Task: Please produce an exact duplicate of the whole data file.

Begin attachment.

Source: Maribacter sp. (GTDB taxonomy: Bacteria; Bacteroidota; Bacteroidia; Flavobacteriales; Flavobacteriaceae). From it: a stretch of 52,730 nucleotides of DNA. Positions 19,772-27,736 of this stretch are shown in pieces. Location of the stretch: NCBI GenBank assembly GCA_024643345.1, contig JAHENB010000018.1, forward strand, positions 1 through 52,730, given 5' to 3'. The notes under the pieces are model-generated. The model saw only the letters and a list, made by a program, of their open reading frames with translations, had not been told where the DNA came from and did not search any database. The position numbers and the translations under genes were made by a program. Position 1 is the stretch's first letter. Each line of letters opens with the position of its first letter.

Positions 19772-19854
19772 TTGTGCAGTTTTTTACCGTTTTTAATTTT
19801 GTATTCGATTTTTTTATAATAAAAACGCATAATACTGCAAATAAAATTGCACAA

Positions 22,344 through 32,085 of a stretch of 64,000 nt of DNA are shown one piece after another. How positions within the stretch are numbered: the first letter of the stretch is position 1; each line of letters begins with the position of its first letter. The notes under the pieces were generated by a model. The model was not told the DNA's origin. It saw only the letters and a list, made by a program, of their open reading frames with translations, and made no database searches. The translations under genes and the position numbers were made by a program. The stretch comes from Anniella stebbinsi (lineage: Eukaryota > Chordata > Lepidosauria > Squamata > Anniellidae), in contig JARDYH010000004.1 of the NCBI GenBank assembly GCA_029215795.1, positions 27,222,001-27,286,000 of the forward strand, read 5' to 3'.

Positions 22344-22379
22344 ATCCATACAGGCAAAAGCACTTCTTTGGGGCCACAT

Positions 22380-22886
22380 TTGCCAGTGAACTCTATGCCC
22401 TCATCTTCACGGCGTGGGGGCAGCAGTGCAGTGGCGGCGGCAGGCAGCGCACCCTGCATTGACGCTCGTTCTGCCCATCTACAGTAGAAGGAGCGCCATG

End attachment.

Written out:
Source: Maribacter sp. (GTDB taxonomy: Bacteria; Bacteroidota; Bacteroidia; Flavobacteriales; Flavobacteriaceae). From it: a stretch of 52,730 nucleotides of DNA. Positions 19,772-27,736 of this stretch are shown in pieces. Location of the stretch: NCBI GenBank assembly GCA_024643345.1, contig JAHENB010000018.1, forward strand, positions 1 through 52,730, given 5' to 3'. The notes under the pieces are model-generated. The model saw only the letters and a list, made by a program, of their open reading frames with translations, had not been told where the DNA came from and did not search any database. The position numbers and the translations under genes were made by a program. Position 1 is the stretch's first letter. Each line of letters opens with the position of its first letter.

Positions 19772-19854
19772 TTGTGCAGTTTTTTACCGTTTTTAATTTT
19801 GTATTCGATTTTTTTATAATAAAAACGCATAATACTGCAAATAAAATTGCACAA

Positions 22,344 through 32,085 of a stretch of 64,000 nt of DNA are shown one piece after another. How positions within the stretch are numbered: the first letter of the stretch is position 1; each line of letters begins with the position of its first letter. The notes under the pieces were generated by a model. The model was not told the DNA's origin. It saw only the letters and a list, made by a program, of their open reading frames with translations, and made no database searches. The translations under genes and the position numbers were made by a program. The stretch comes from Anniella stebbinsi (lineage: Eukaryota > Chordata > Lepidosauria > Squamata > Anniellidae), in contig JARDYH010000004.1 of the NCBI GenBank assembly GCA_029215795.1, positions 27,222,001-27,286,000 of the forward strand, read 5' to 3'.

Positions 22344-22379
22344 ATCCATACAGGCAAAAGCACTTCTTTGGGGCCACAT

Positions 22380-22886
22380 TTGCCAGTGAACTCTATGCCC
22401 TCATCTTCACGGCGTGGGGGCAGCAGTGCAGTGGCGGCGGCAGGCAGCGCACCCTGCATTGACGCTCGTTCTGCCCATCTACAGTAGAAGGAGCGCCATG